The Wolfgang Beltracchi film has come to Netflix, but this forger flick feels forced.
Beltracchi: The Art of Forgery by Arne Birkenstock
For the past year or so I have been curious about this film, mostly because I was unable to track down a copy of it. It’d just come up in my daily web scourings for art crime news because the now-famous forger Wolfgang Beltracchi is art crime incarnate. I tried not to look at the reviews so as not to colour my (eventual) experience of the film with someone else’s opinions and I mostly succeeded. I waited it out…and boom! There it was tonight, Beltracchi: The Art of Forgery, suggested for me on Netflix. After making some super tasty butternut squash soup (if I do say so), I sat down to watch. Slurp, slurp, art.
The film was a bit meh but I don’t regret watching it. There are certain far, far, worse things that you could be watching on Netflix. Far worse.
Wolfgang Beltracchi kinda sucks. He is pretty lame, just as a person. If tolerable personality is a continuum, he comes across as existing in the space between “Okay I guess” and “Totally detestable”. This means the viewer certainly doesn’t like him, but also can’t work up the energy to bother to hate him. He doesn’t feel worth the time. I found myself thankful that he wasn’t my relative, neighbour, or colleague. Not because he is a convicted art fraudster, but rather because he is exactly the kind of person who I can’t stand: absolutely convinced of his unsubstantiated greatness, shallow creatively and intellectually, entitled, tasteless, and unaware of the beauty inherent in one’s own shortcomings. His wife was kinda lame too in a similar way. His friends were the worst. I guess his kids were probably okay.
That Beltracchi was so lame wasn’t the filmmaker’s fault. We don’t all win the charming, intellectual, erudite forger lottery for our film projects. However the film didn’t quite seem to come together around anything. Am I supposed to like Beltracchi or hate him? Am I supposed to be sympathetic or condemn him? Even, am I supposed to make up my own mind? Totally unclear. The film is quite slow moving and I am unsure of its structure…the narrative didn’t quite flow. I could see how they were trying to weave a few points in time together as a story but that really just made it seem like it was taking a really long time to get to the point.
I guess in some ways I am upset that I didn’t get to see the film(s) that I wanted to see, I got another film entirely. Thus I will now very unfairly suggest films I would have rather seen. I would have liked:
- A film showing Beltracchi making a fake, start to finish, all the painting, all the concept, Joy of Painting style. Joy of faking?
- A film that delves into the awesome cool science+provenance research that exposed his fakes
- A film where he revealed major secrets
- I guess, more or less, a film about Beltracchi’s fakes but not about Beltracchi.
Let me tell you how profoundly uninterested I was in the constant Beltracchi family photos and videos. The most uninterested.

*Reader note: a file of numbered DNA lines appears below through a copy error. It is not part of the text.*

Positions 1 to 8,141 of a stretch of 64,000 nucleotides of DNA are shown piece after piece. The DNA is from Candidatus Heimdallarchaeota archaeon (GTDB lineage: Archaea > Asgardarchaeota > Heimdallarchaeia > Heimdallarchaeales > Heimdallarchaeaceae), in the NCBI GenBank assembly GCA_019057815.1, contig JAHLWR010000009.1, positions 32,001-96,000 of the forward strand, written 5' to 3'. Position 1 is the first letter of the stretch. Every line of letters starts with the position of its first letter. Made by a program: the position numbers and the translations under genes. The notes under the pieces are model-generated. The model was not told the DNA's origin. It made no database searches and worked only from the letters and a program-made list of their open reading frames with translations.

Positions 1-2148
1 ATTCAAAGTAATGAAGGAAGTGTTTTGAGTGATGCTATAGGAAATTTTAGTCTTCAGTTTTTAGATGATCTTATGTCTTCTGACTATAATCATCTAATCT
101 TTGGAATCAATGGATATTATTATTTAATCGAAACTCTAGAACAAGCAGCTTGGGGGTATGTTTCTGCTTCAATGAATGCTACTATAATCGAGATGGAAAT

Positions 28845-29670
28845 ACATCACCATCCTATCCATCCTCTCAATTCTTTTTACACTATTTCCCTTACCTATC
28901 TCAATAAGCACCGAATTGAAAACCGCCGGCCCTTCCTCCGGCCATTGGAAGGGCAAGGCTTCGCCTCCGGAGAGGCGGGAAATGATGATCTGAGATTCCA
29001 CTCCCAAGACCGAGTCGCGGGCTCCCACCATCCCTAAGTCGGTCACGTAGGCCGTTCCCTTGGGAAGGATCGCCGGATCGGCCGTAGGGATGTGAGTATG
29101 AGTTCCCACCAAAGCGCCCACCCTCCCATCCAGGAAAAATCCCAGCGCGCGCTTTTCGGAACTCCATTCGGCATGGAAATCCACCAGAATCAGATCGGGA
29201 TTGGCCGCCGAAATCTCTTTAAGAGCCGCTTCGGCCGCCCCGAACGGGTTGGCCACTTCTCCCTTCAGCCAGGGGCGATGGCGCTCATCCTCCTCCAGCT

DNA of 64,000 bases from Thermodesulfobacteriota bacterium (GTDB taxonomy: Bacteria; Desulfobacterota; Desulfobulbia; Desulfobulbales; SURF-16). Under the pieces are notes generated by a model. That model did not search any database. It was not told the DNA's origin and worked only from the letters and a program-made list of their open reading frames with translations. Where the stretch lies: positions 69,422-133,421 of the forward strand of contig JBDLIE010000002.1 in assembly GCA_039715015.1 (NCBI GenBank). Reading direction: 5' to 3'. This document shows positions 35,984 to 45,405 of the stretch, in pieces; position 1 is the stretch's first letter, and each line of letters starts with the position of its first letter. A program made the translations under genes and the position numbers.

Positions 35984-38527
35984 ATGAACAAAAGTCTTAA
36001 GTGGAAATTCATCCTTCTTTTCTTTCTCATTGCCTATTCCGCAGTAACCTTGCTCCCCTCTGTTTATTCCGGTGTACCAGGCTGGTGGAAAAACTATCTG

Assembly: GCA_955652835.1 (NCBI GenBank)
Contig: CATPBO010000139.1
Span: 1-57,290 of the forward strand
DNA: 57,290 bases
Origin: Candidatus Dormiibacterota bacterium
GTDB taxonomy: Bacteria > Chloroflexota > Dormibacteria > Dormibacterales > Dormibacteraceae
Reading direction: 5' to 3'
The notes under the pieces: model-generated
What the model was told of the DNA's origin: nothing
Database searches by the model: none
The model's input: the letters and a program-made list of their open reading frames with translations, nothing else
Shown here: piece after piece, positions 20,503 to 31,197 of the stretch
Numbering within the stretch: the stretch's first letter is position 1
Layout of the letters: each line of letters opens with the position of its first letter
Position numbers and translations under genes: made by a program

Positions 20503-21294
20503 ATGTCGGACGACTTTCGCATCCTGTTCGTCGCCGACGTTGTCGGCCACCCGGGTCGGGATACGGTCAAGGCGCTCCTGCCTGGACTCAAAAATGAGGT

But there were some interesting bits, don’t get me wrong.
Like the fact that Beltracchi is entirely unable to grasp the concept of true artistic inspiration. He sees nothing at all in original innovation. In his universe he is a better artist than Max Ernst because his Ernsts are “better” than real Ernsts. He Ernsts better than Ernst Ernsted, so Ernst is no genius. The film then introduces you to Ernst in his own words, speaking about overcoming a blank canvas, rubbing paper on floorboards because the grain starts to move, experimenting, growing, incorporating. Beltracchi has nothing like this in him. He is working entirely with ideas that already exist. They’ve already been developed to their own perfection. He gets to just use that perfection, easy-peasy, he doesn’t have to develop anything for himself. Perhaps that’s why his own artworks (under his name, not forgeries) are really rather terrible.
I wonder to what degree this lack of true artistic understanding exists in every art forger. This not having ‘it’ combined with not realising what ‘it’ is.
Plus the process bits were cool. The methodology section. I was quite drawn to the idea of scraping a pre-existing painting off an old canvas. I found myself wanting to do that, wishing that I was doing the scraping. I am not sure what drew me to it, the strange joy of destruction? That I like meticulous but hands-on things? I don’t know. But that was interesting to watch and to lust after. Perhaps even more interesting, once the canvas was scraped lines still remained from the original painting. These governed the structure and form of Beltracchi’s forgery, not any sense of higher design. He had to cover the understuff up, that’s all. Bleak.
Now I am back to what was missing, the market. The art market was sort of splashed on at the end. Even though Beltracchi and his wife clearly conceived of themselves as blameless, placing guilt squarely on the art market, the film barely scratched the surface of that world. Poor provenance research and trust of a connoisseur’s eye. Trusting dealers’ reputations above anything else. Poor reporting of previous owners, back door dealings, and the vast amount of money. The market and detection advantages of forging some artists over others. Indeed one of the few dealers that was interviewed said “the question of authenticity is at the heart of the art market”, but the film failed to explore that important component of the story.
Instead we got to look at the Beltracchis’ holiday snaps.
Should you watch this film?
Sure. It was an hour and a half okay spent. Don’t pay to watch it, but if you have Netflix pick this over, you know, deciding to watch MacGyver for the first time since 1992. Beltracchi: The Art of Forgery is totally worth a look and you will come away with things to think about. MacGyver will just let you down…don’t ruin your memories of it.